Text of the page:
Journal of Agricultural Science and Engineering
Articles Information
Journal of Agricultural Science and Engineering, Vol.2, No.5, Oct. 2016, Pub. Date: Nov. 2, 2016
An Assessment of the Mhlambanyoni Spring Water Quality at Sigombeni, Swaziland
Pages: 40-45 Views: 486 Downloads: 174
Authors
[01] Bruce Roy Thulane Vilane, Department of Agricultural and Biosystems Engineering, Faculty of Agriculture, University of Swaziland, Luyengo Campus, Swaziland.
[02] James Dlamini, Department of Agricultural and Biosystems Engineering, Faculty of Agriculture, University of Swaziland, Luyengo Campus, Swaziland.
Abstract
Springs are favoured water sources as they often produce high quality water, are inexpensive to protect and do not require a pump to bring the water to the surface. However, spring water may be rapidly contaminated when it emerges. An experiment was designed to assess the water quality of the Mhlambanyoni spring at Sigombeni. It had one treatment; the Mhlambanyoni spring water with three replications. The SWSC treated tap water was used as a control. The WHO water quality guideline values were used for comparisons. The grab sampling technique was used to collect nine water samples during the wet season in January 2016 and nine samples during the dry season in November 2015. In each period, three samples were used for physical analysis (pH and turbidity), another three for microbiological analysis (Total Coliforms and E. coli ) and the other three for chemical analysis (nitrates and hardness). The physical analysis results reflected that the Mhlambanyoni spring water had the pH for the wet season; dry season and the SWSC treated tap water (control) were 7.31, 7.20 and 6.8, respectively. The seasonal turbidity of 0.87 NTU in the dry season and 0.67 NTU in the wet season was significantly different. The microbiological analysis results reflected that the E. coli for the Mhlambanyoni spring water for the dry and wet season had means of 240.3 counts/100 ml and 844 counts/100 ml, respectively. On the other hand the Total Coliforms were 2402 per 100 ml, 5475 per 100 ml and no coliforms for the dry season, wet season and SWSC tap water, respectively. The dry and wet seasons were significantly different (P < 0.05). The chemical water quality (nitrates) for the Mhlambanyoni spring water had mean values of 0.43 mg/L and 0.87 mg/L for the dry and wet seasons, respectively. The dry and wet seasons were significantly different (P < 0.05). The results reflected that the spring water was soft as evident from the hardness which had mean values of 43.5 mg/L in the dry season and 567.6 mg/L in the wet season. The E. coli values were above the WHO water quality guideline value of 0 counts/ 100 ml, while the mean nitrate values were within the WHO water quality guideline value of 50 mg/ L. It was concluded that the domestic water from the Mhlambanyoni spring was not suitable for human consumption due to the microbiological quality (Total Coliforms and E. coli) that was above the WHO water quality guidelines. It was recommended that the water from the Mhlambanyoni spring should be boiled first before it is used for consumption due to the contamination.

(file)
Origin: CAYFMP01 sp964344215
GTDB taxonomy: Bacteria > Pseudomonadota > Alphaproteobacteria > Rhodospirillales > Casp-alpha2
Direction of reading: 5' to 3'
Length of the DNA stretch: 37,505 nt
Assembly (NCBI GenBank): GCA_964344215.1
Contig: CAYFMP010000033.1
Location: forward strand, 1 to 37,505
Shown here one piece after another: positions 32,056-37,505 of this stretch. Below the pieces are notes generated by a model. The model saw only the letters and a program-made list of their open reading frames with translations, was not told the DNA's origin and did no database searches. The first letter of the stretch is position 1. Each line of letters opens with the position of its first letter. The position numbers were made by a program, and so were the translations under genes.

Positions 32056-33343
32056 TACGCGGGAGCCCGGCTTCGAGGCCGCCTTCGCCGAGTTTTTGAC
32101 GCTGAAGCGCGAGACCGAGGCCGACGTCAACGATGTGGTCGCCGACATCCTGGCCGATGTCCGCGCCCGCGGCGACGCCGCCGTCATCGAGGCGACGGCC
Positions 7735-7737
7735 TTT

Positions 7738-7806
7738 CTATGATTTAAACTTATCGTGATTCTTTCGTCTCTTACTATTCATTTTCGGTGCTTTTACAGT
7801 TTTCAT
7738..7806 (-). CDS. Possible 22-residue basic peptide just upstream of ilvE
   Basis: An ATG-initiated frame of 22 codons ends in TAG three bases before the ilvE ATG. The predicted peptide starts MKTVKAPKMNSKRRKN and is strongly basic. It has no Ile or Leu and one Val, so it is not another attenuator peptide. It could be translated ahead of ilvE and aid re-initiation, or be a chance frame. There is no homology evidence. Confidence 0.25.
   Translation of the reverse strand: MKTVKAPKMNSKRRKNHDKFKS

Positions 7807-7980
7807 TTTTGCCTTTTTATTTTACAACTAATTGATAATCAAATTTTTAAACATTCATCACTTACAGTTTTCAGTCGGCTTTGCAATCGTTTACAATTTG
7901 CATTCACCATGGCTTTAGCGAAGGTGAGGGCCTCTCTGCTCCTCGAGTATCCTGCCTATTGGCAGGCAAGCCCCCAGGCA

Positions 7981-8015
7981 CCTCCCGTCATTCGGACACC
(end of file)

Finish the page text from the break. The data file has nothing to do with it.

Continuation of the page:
Keywords
Assessment, Spring, Water Quality, Mhlambanyoni, Sigombeni, Swaziland
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